Teachers on the Coast are sending home letters recommending students be withdrawn from the Foundation Skills Assessment (FSA) testing while School District No. 46 (SD46) is stressing its importance this week.
Students in grades 4 and 7 are required to take the testing, mandated by the province, unless a family emergency, lengthy illness or other extenuating circumstance keeps them from it.
The results of the FSA testing are used to assess the reading, writing and numeracy skills of students; however, the test doesn’t count for report card marks.
“It is a snapshot of how each child is performing on a given day,” superintendent of schools Patrick Bocking wrote in a letter sent home to parents recently.
He told Coast Reporter this week the snapshot is used by the province to “make plans for improvement” and by SD46 to focus on individual students who might need help in the fundamental areas of reading, writing and numeracy.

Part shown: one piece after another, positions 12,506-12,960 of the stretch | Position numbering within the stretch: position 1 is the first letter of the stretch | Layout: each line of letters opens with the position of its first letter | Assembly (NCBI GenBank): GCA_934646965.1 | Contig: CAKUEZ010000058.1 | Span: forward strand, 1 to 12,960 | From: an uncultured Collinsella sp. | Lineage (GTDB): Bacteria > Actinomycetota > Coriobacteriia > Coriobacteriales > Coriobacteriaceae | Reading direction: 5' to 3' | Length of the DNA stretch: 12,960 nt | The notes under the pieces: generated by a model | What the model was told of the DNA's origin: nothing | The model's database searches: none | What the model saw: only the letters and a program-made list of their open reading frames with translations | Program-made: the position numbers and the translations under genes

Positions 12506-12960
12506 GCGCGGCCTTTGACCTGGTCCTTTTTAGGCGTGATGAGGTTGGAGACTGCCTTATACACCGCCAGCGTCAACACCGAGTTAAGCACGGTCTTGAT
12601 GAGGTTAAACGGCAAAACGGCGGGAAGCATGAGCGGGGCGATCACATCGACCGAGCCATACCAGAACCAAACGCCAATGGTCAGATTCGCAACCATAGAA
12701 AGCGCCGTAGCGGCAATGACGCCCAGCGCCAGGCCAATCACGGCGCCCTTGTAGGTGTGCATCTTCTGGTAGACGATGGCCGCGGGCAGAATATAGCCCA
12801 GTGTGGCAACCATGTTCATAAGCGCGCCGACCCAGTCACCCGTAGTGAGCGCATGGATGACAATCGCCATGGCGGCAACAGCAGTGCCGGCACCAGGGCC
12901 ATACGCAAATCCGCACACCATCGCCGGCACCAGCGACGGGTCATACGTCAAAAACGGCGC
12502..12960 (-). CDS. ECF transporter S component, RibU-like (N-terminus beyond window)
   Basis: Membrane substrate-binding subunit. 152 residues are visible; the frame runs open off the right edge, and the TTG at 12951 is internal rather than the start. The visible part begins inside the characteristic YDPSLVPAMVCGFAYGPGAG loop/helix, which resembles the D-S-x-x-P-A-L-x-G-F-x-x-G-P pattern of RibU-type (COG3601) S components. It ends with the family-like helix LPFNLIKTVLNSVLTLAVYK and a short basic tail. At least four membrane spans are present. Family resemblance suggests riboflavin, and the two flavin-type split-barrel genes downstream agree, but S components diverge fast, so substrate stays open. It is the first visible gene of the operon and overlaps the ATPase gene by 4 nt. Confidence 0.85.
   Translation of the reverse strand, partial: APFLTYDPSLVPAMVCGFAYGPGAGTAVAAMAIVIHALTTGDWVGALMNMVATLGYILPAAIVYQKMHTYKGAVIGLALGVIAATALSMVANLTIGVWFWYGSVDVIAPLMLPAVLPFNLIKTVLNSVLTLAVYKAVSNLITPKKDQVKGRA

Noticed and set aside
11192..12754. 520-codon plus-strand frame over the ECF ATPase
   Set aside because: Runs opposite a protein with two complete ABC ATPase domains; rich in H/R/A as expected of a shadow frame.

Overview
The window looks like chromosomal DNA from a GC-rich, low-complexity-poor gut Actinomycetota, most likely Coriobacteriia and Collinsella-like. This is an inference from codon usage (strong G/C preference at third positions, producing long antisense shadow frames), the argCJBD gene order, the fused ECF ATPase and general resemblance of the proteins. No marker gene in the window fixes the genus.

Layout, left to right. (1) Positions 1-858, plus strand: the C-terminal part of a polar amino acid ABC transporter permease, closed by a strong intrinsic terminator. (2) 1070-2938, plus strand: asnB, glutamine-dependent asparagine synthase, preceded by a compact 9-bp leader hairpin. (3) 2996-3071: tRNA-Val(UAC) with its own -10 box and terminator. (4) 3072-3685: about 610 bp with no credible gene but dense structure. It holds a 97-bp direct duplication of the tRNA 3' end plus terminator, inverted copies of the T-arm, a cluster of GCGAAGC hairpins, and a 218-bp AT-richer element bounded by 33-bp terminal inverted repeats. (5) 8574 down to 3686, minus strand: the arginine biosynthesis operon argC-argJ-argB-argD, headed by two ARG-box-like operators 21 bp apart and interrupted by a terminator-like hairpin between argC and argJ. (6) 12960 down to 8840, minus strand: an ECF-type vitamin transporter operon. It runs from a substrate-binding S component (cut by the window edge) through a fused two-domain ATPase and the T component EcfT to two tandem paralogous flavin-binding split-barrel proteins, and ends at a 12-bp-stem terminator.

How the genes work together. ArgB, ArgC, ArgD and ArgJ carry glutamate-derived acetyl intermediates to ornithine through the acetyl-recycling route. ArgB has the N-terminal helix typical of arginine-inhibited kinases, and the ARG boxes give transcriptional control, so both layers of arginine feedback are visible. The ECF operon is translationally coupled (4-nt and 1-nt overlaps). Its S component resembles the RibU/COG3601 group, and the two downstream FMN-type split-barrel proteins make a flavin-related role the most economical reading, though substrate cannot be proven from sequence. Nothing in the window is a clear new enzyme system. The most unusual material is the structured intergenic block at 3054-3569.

Parents are also provided with a copy of the marks for their information.
Teachers have major concerns with the testing, one of which is the use of results to rank schools by the Fraser Institute.
“FSA results are misused by a private organization [the Fraser Institute] to rank schools based on a very restricted, snapshot, mid-year measure,” said Sunshine Coast Teachers’ Association (SCTA) president Louise Herle. “This is misleading to parents and can be damaging for schools. There are parents on the Sunshine Coast who have actually moved their children to another school based solely on the narrow results of the Fraser Institute ranking. This is like comparing all NHL hockey teams based on one game in February.”
Another issue for teachers is the time the FSA testing takes away from classroom instruction and “meaningful learning experiences,” Herle said.
Bocking noted the testing, which needs to wrap up by Feb. 22, takes about 4.5 hours and schools can organize it in whatever way works best.
“FSA results can supplement the discussion about a child’s progress between parents and teachers. However, it is well recognized that ongoing assessment of a child’s learning by the teacher is the most vital piece of information to share between teachers and parents,” he said.
“This is an additional piece of information that may be of interest to parents.”